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July 5, 1941 – The death of Amy Johnson (CBE). Born on July 1, 1903 in Yorkshire, England, Johnson was a pioneering British aviatrix and the first female pilot to fly alone from England to Australia, making the 11,000-mile flight in a de Havilland DH.60 Gipsy Moth named Jason. In 1931, she made another historic flight from London to Moscow with copilot Jack Humphreys in a record time of 21 hours, and made other record-setting flights from England to India and from England to South Africa. During WWII, Johnson served as a pilot for the Air Transport Auxiliary. On her final flight, Johnson bailed out of her Airspeed Oxford over the Thames Estuary when the aircraft ran out of fuel. The crew of HMS Haslemere witnessed the bailout and attempted a rescue, but Johnson was killed when she was struck by the ship’s propellers.


(US Marine Corps)
(US Marine Corps)
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January 6, 1928 – USMC aviator 1st Lt. Charles F. Schilt rescues Marines from a besieged town in Nicaragua and is awarded the Congressional Medal of Honor for his actions. During the so-called Banana Wars of 1912-1933, when the United States intervened in the affairs of Caribbean and Central American countries, the US twice occupied Managua, the capital of Nicaragua. Lt. Schilt, one of the first Marine Corps aviators, was assigned to Marine Observation Squadron 7 (VMO-7) as a reconnaissance pilot flying the Vought O2U Corsair. When a unit of Marines became trapped in the city, Lt. Schilt volunteered to land on a crude runway and, over the course of ten flights under enemy fire, he evacuated 18 wounded Marines, brought in a replacement commander, and delivered critical medical supplies. Schilt went on to become the Assistant Commandant of the Marine Corps for Aviation, and retired from the Marine Corps in 1957 at the rank of General before his death in 1987 at age 91.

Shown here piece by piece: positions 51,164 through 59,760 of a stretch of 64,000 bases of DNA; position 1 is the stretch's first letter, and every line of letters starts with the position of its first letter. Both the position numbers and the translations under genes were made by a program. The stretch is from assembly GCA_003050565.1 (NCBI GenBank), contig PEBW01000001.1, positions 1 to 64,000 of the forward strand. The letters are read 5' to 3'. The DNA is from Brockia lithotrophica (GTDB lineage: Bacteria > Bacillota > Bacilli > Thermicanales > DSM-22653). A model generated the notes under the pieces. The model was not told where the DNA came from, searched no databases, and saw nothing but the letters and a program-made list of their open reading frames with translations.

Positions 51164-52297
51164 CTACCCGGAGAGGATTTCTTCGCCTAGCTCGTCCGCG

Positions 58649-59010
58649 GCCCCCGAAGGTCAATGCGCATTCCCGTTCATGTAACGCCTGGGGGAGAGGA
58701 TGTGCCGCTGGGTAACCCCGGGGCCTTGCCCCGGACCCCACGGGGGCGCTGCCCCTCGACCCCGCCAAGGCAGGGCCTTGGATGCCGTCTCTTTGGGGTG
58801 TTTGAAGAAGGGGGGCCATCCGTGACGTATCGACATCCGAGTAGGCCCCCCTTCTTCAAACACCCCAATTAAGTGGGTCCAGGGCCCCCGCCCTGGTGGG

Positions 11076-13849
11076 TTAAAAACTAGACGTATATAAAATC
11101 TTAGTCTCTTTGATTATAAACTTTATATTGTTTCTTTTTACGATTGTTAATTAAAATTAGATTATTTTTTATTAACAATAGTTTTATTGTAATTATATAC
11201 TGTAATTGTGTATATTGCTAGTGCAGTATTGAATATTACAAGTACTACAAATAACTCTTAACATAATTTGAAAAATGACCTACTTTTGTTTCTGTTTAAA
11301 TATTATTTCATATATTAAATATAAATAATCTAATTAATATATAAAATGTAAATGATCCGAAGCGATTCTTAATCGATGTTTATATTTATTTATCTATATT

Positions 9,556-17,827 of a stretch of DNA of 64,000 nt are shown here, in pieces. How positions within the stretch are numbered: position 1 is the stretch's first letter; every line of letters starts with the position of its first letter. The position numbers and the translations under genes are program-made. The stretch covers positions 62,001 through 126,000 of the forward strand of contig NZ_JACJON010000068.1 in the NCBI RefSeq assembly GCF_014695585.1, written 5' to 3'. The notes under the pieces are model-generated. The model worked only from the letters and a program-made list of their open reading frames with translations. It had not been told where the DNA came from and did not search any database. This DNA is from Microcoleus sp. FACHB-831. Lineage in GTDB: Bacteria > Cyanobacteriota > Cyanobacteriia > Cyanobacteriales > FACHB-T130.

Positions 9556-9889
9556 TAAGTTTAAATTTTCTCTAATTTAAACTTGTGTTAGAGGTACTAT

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(US Navy)
(US Navy)
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January 7, 1960 – The first launch of the Polaris missile. The United States, along with Russia, utilized what is known as the nuclear triad, which is the ability to attack their enemies with nuclear weapons from three sources: aircraft, land-based intercontinental ballistic missiles (ICBMs), and submarines. The US was the first to drop an atomic bomb from an airplane during WWII, and they followed that with the Atlas land-based ICBM in October of 1959. To complete the triad, the Polaris, a two-stage, solid fuel rocket that could be launched from a submerged submarine, entered service in 1961. USS George Washington (SSBN-598) was the first ballistic missile submarine and carried sixteen Polaris A-1 missiles. Forty more SSBNs were launched from 1960-1966, and the Polaris was finally removed from service in 1996.